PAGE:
You’ve probably heard of ‘MyCarCheck’ as they are just one of the companies that can investigate the past of a car you are considering to buy. Well MyCarCheck has just revealed research which shows that 1 in 6 cars we buy have previously been written off.
That’s a massive 17.3% of the cars on British roads and if you then go on to add vehicles that are classifies in the ‘outstanding theft’ category, that number jumps up to 1 in 4 cars on our roads having some kind of insurance marker on them.
So what happens to these cars? Do you know the background of your car? Do you actually want to know, now that you own it? Well research has shown that 21% of people would buy a previously written off vehicle and do you know what, in many cases, that’s a clever call, as cars that carry some history of this type, don’t make as much as a car with a clean history would and as such, if you buy the right one, they offer fabulous value for money.
Clearly, if a car has been written off because it has had a slight bump, or perhaps been stolen and recovered, or maybe be vandalised on the bodywork, well its only right it shouldn’t be thrown away as it would be a complete waste of a good vehicle and even if a car is more substantially damaged, providing its been repaired correctly, again, it deserves a new life.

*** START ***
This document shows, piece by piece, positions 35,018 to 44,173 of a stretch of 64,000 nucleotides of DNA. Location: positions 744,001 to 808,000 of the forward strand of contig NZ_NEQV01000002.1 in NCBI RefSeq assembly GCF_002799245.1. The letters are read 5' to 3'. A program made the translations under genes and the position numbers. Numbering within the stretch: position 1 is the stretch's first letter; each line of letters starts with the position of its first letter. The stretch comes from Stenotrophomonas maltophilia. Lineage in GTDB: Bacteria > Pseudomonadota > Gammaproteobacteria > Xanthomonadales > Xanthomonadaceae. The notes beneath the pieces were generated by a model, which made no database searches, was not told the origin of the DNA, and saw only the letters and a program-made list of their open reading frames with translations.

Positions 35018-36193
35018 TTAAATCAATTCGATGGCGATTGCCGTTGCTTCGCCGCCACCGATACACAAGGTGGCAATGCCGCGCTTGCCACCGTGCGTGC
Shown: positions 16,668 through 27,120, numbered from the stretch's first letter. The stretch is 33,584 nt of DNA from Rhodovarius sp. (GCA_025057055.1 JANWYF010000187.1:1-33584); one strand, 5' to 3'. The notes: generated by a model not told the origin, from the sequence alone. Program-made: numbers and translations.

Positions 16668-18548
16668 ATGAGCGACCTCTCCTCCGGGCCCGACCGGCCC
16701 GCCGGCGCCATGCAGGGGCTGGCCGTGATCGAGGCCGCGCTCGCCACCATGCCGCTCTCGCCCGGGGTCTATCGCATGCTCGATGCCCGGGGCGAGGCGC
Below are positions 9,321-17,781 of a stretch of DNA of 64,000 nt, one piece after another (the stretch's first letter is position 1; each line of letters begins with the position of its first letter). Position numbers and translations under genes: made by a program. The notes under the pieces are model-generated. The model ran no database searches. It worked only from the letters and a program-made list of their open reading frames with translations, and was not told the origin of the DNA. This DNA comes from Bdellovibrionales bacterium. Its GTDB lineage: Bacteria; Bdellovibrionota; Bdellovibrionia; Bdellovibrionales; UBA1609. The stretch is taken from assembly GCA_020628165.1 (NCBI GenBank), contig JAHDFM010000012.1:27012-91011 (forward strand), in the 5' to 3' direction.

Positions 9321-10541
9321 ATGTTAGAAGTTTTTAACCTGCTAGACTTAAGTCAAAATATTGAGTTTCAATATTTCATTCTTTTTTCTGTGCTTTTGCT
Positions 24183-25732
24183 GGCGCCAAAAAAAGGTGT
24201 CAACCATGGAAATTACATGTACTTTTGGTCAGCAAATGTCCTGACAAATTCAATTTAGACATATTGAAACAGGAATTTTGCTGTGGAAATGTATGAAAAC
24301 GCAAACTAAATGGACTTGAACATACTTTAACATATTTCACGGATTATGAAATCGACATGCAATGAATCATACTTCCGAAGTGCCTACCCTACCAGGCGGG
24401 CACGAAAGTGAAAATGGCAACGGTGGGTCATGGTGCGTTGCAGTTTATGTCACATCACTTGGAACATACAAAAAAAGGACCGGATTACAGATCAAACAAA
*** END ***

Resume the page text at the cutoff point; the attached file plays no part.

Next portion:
Any vehicle that has been written off will show that on its history and should also show it on the cars V5 registration document and because of that, you would not expect to pay the same amount for a car that hasn’t got that blemish on its record, however you also have to remember that when you come to sell it, you are going to get less back for it and find less buyers who will want to purchase it from you.
My advice if you want to minimise the possibility of a car having been previously written off is to try and buy one from the used sales of a main dealer that holds the franchise for that vehicle, as normally, quality dealers such as those holding franchises will check their cars out thoroughly before they take them in and I know, from experience that if they do find a car they are offering has a dubious past, that they will pull them from sale to the public and place them under the hammer at an auction as its just not worth damaging their reputation by selling a vehicle that’s not 100% correct.